Pomegranate molasses is a very common ingredient in Middle Eastern cooking, but it’s not limited to that.  I’ll have a couple different recipes using pomegranate molasses this month, as well as some using just the seeds.  It’s one of those ingredients that’s fun to experiment with, and that’s a lot easier to do when it’s cheap to make.    A 10 oz bottle of  pomegranate molasses is typically around $6 in stores. (It’s cheaper online but you have to factor in shipping).  I can get pomegranates as cheap as $1 each at the local Russian grocery store.  Even if you get them for $2-3, it’s a lot cheaper to make the molasses yourself at that price than to buy a bottle of it.

Have you played with pomegranate molasses before?  What’s your favorite way to use it?

Pomegranate Molasses

makes 1 cup

Ingredients

1 pomegranate
1 TBS brown sugar
2 TBS lemon juice

Instructions

Cut and seed the pomegranates, discarding the pith.  Blend the pomegranate seeds in a blender until juicy and frothy.  Pour blended seeds through a mesh strainer using a spatula to stir and press all the juice through.

Heat the strained juice in a pot on medium high and add brown sugar and lemon juice.  Let the juice boil lightly, stirring occasionally until thick and syrupy.  Remove from heat and store in a jar in the fridge.

Approximate cost/serving: This only cost me $1.10 to make.  I use just 1-2 TBS in a recipe so just 7-14 cents per serving.

Vegetarian/gluten free: Yes and yes, vegan too!


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11 Responses to “Homemade Pomegranate Juice and Molasses Recipe”

  1. lisa
    November 8, 2010 at 11:52 am #

    Mmmm!! Sounds delicious. I think the pomegranate molasses would be good on pancakes.

  2. diana
    November 9, 2010 at 10:43 am #

    Oh my goodness Lisa I will have to try it on pancakes. Can’t believe I haven’t yet. I usually stick to coconut syrup for pancakes but it’s time to branch out.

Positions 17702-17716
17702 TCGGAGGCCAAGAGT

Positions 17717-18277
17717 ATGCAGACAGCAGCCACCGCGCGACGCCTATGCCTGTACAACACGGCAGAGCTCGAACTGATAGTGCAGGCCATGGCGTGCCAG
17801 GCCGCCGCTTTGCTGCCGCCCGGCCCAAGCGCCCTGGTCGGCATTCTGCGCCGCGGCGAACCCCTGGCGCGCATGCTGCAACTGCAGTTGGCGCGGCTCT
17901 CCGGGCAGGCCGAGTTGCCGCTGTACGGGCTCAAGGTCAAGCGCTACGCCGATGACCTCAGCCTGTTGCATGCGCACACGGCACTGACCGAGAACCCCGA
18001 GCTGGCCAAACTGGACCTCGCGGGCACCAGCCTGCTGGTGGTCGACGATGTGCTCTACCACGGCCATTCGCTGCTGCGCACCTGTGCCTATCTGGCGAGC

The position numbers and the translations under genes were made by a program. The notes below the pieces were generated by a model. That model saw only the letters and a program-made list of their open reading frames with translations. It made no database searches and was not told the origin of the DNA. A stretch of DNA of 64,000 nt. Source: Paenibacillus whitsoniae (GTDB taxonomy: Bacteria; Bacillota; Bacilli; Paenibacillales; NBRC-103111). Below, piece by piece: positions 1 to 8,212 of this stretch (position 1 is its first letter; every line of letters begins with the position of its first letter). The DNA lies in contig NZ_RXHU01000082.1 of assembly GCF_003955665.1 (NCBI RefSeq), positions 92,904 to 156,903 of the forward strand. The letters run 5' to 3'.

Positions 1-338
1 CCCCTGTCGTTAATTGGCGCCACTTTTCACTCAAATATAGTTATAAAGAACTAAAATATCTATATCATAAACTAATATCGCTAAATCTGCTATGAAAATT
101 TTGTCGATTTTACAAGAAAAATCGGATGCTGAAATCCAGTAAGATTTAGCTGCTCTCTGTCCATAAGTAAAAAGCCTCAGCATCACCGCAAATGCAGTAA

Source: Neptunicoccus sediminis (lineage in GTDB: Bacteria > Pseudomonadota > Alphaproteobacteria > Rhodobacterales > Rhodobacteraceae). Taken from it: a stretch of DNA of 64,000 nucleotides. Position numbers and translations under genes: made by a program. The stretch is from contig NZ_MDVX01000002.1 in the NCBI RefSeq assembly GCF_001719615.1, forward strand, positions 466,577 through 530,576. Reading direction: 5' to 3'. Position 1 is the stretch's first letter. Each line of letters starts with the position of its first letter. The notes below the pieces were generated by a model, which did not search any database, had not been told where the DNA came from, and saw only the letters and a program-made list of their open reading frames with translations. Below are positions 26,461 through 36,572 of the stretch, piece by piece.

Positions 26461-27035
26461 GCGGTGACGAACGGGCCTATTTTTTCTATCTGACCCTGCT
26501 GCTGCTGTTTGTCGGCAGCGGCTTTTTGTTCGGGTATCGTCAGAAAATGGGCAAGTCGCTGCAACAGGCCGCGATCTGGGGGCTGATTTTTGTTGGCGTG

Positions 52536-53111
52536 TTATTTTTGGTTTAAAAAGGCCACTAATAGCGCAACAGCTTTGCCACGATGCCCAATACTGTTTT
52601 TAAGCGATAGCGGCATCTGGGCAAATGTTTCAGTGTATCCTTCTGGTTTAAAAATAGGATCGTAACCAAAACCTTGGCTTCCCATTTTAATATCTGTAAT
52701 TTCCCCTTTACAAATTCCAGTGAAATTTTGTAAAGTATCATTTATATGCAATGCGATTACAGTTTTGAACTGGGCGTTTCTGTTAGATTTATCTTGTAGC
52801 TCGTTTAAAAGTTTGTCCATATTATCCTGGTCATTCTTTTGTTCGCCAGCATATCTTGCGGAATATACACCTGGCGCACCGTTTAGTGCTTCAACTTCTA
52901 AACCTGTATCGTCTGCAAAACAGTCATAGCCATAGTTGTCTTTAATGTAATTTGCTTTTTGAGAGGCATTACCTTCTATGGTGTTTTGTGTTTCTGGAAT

3. Sean
    November 12, 2010 at 6:40 am #

    Pomegranate molasses makes an amazing glaze on chicken, commonly used in Persian and Turkish food. Good stuff!

    • diana
      November 15, 2010 at 12:01 pm #

      I totally agree, love it on chicken!

  4. stephanie
    November 15, 2010 at 11:54 am #

    i can’t believe each pomegranate has two cups of juice! i always assumed that there are like 20 pomegranates in each little pom bottle, and that i couldn’t possibly make it myself… thanks for enlightening me!

    • diana
      November 15, 2010 at 12:02 pm #

      I was shocked as well. The first time I tried it with the seeds from 1/4 a pomegranate. I was amazed at how much juice I got! Had to try with a whole pomegranate and decided to make my own from now on.

  5. jay
    March 1, 2011 at 7:40 am #

    we make pomegranate molasses at work- swirled it into sea-salted vanilla ice cream (with chunks of chocolate covered strawberries) and for the rest of the night, no one could leave it alone.

  6. Katie
    November 16, 2011 at 8:39 pm #

    All great ideas!! Wow, so many uses for pomegranates. I just wish I could manage to get the molasses to thicken up. I’m in the kitchen making it right now, and it was lightly boiling until all but only 1/2 cup was evaporated. The pomegranates were sitting in the fruit bowl for a few days… maybe that has to do with it? I also didn’t get a lot of juice out of my pomegranates. 3 = 1 cup. Any ideas?

  7. Infinite Feast
    February 2, 2012 at 3:51 pm #

    Thank you for this post! I just got Ottolenghi’s cookbook Plenty and Pomegranate molasses is an ingredient in several recipes, I would love to try making this at home, what a great idea.

  8. TeresaLauzar
    March 24, 2013 at 12:59 am #

    I really dont know how to make the juice. I tried it out the other day and could not get enough juice even after using a Spatula and pressing out the juice to drink. Finally I blended the seeds and drank the juice without straining. I’ve got 50% of my arteries blocked and thats why i am desperate in drinking the juice. Please help Thank you.